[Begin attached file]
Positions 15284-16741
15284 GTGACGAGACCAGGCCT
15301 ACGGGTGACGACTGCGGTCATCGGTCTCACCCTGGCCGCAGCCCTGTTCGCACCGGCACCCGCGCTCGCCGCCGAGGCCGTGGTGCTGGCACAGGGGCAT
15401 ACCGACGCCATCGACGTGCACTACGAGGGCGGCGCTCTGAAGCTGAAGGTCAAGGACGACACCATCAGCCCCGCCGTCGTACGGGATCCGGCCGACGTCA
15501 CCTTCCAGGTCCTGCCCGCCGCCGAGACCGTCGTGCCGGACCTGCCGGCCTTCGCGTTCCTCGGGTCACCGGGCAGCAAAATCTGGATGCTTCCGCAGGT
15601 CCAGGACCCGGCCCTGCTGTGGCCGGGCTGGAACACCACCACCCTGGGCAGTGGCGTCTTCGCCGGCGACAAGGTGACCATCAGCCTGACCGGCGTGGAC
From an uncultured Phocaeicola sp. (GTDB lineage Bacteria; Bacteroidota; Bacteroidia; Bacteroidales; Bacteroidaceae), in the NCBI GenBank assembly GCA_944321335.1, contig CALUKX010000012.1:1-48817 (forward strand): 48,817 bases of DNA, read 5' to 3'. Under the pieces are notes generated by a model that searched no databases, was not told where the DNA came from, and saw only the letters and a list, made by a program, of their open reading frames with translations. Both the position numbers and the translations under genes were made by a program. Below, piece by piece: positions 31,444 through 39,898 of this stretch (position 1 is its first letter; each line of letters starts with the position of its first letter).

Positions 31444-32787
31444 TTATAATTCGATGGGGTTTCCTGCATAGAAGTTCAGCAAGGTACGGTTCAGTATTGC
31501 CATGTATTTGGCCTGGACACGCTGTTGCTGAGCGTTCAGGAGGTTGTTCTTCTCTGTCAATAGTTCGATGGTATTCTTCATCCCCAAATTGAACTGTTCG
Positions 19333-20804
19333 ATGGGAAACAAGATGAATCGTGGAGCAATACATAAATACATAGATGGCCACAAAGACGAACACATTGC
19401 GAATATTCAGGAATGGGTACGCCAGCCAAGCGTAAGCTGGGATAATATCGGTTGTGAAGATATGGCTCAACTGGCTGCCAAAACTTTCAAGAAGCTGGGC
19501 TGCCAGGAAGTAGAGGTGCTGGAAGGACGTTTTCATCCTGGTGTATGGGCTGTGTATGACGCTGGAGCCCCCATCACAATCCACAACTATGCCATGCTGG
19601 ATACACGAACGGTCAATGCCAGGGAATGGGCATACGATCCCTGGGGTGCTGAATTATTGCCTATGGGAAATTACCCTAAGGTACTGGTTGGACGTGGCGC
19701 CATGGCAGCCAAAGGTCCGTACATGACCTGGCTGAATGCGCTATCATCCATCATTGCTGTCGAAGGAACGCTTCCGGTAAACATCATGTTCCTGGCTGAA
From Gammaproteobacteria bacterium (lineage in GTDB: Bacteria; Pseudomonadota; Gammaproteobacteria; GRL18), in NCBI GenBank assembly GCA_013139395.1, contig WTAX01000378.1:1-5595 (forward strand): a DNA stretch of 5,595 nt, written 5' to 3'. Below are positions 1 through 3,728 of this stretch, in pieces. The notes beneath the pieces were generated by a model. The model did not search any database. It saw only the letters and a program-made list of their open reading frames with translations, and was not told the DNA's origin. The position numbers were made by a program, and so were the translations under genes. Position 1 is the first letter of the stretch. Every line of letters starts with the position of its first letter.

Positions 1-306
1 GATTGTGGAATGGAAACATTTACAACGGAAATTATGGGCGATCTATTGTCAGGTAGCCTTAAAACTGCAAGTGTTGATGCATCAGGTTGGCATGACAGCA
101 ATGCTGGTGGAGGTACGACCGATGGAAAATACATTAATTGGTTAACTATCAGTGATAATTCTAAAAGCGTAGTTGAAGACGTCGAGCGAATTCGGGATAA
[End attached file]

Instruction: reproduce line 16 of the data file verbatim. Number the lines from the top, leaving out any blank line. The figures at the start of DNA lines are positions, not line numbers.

19701 CATGGCAGCCAAAGGTCCGTACATGACCTGGCTGAATGCGCTATCATCCATCATTGCTGTCGAAGGAACGCTTCCGGTAAACATCATGTTCCTGGCTGAA